- Nova Cierra Awe: “may be in need of medical attention”
- Hailey Eli Burns: Asperger’s Syndrome and past behavioral problems, takes medications which she doesn’t have with her
- Lurline Michelle Bergeron: history of drug abuse
- Emily Bracamontes: “may be in need of medical attention”
- Jason Wayne Dennis: suicidal
- Martha Wes Dunn: “may be in need of medical attention”, heavily involved with drugs
- Shimeaka Renee Gibson: lupus
- John Christopher Inman: has a shunt in his skull, needs anti-seizure medication which he doesn’t have with him
- Janteyl Danielle Johnson: pregnant
- Ashley Renee Martinez: bipolar disorder
- Clayton Lynn McCarter: ADHD, oppositional defiant disorder, mentally disabled and functions at a five-year-old level, takes psychiatric medication
- Cynthia Lorraine Perry: history of drug abuse
- Rachel Geraldine Pratt: pregnant
- Cindy D. Valle: pregnant
- Glenna Jean White: needs medication
- Daniel Ted Yuen: depression and emotional problems, possibly a danger to self and others
- Elsa Janell Wind: possibly pregnant
- Fredrick James Workman: ADHD, oppositional defiant disorder, needs medication
Yeah, so I was writing up the Runaway Of The Day and discovered that she is quite active on social media; her Facebook page, for example, says she was at a KFC in Niagara Falls (on the Canadian side) yesterday, and she was complaining about the wait there. So I called the NCMEC hotline to tell them this (they’re actually in my cell phone contacts), only to be told that the girl had been recovered ages ago.
Well, she’s still on their database, and I wasted some time writing up a casefile for a girl who’s not missing. At least I caught the error before POSTING said casefile.
And speaking of the NCMEC, what the heck’s up with Shimeaka Gibson? Her NCMEC poster mentions that she wears wigs but inexplicably fails to bring up the fact that she wears them because she’s completely bald, having lost her hair because of lupus. They don’t even have a “may be in need of medical attention” thing on her poster. I had to find out the baldness and lupus things from NamUs. But they’re awfully important details if you ask me. Baldness in a teenage girl is a major distinguishing characteristic, and lupus is a serious disease that can kill you.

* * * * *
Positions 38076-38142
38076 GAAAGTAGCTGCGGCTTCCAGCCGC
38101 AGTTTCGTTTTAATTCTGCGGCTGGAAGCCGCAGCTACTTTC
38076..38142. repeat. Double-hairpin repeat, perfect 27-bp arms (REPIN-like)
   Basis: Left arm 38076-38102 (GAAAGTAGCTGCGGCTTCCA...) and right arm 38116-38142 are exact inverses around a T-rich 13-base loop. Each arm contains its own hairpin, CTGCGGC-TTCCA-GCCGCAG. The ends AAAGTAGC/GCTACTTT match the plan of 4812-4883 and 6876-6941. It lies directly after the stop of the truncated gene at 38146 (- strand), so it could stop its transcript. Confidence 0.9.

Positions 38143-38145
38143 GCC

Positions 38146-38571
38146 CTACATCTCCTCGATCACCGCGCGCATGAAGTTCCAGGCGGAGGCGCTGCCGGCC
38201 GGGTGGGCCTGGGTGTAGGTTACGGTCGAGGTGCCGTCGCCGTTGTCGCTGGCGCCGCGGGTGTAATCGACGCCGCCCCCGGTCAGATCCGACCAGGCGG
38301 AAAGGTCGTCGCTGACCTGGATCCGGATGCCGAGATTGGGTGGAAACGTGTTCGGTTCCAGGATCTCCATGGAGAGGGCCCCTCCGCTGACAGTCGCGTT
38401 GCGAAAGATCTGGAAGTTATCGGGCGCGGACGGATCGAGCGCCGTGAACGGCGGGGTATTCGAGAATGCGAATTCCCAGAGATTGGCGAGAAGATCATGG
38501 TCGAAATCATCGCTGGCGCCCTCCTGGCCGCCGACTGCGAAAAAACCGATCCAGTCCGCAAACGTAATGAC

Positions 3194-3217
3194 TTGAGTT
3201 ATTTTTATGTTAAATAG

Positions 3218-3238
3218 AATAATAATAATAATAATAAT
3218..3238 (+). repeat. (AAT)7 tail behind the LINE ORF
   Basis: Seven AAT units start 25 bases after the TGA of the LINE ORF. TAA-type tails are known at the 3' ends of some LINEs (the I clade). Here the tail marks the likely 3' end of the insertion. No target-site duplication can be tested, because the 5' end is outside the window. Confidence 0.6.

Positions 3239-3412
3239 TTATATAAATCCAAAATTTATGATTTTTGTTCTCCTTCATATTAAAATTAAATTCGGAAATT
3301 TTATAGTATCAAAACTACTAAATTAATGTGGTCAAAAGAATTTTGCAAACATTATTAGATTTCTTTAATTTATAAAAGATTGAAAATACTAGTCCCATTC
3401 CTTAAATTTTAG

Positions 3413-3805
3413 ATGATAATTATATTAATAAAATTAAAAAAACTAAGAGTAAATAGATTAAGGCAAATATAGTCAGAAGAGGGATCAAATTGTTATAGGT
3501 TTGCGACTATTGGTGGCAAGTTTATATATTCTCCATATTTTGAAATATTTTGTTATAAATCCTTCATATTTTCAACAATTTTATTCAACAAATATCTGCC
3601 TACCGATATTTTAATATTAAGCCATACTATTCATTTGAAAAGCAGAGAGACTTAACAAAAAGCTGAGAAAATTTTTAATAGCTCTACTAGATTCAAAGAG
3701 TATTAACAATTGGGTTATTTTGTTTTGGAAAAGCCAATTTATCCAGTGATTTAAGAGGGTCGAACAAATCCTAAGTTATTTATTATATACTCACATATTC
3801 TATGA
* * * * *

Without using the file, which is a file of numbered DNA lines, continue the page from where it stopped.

I thought I’d do a run-down in the latest news in murder-without-a-body cases:
- Per everybody, Antolin Garcia-Torres has been found guilty of the murder of Sierra Mae Lamar, a fifteen-year-old girl who disappeared from Morgan Hill, California five years ago. Her abduction and killing is of the most terrifying kind: she was just snatched off the street in a random act of violence.
- In Iowa, Tait Purk has been found guilty of murdering his girlfriend, Cora Ann Okonski, who disappeared from the town of Tama on April 16, 2000. Unlike in Sierra Lamar’s murder, there wasn’t anything in the way of physical evidence here. However, Purk supposedly confessed to at least two other people that he had killed Cora and buried her body.
- No charges have been filed as of yet, but Dale LaFleur‘s grand-nephew, Philip, has confessed to murdering him and the police are looking for the body. Philip is currently in jail for the 2015 murder of another man. He’s only 23 now, and Dale disappeared in 2011, so chances are Philip was a minor when he (allegedly) killed his great-uncle. (Not that it’ll matter.) He says he put Dale’s body inside his (Dale’s) car and dumped it in the Atchafalaya River. Police have said they’ve found an “object” in the river that might be the car. Fingers crossed.
- And as for Peter Kema, alas, I don’t know anything more than I did three weeks ago: namely that Peter Sr. has led police to the alleged disposal spot. I seem to recall some article that claimed the remains were cremated and dumped at sea. If that is so, they’re almost certainly unrecoverable. But I don’t know if that information is correct. There’s a big difference between outright cremating a body and merely setting it on fire. I think if the cops had found something, they would have said so by now, but who knows?
This just in: Peter Kema‘s father, who pleaded guilty to manslaughter earlier this month, has lead police to where he says he put his son’s body. This location is, of course, as yet undisclosed, but it’s somewhere in the district of Puna.
Here’s to hoping there’s actually something recoverable there, and this 20-year saga can finally be over.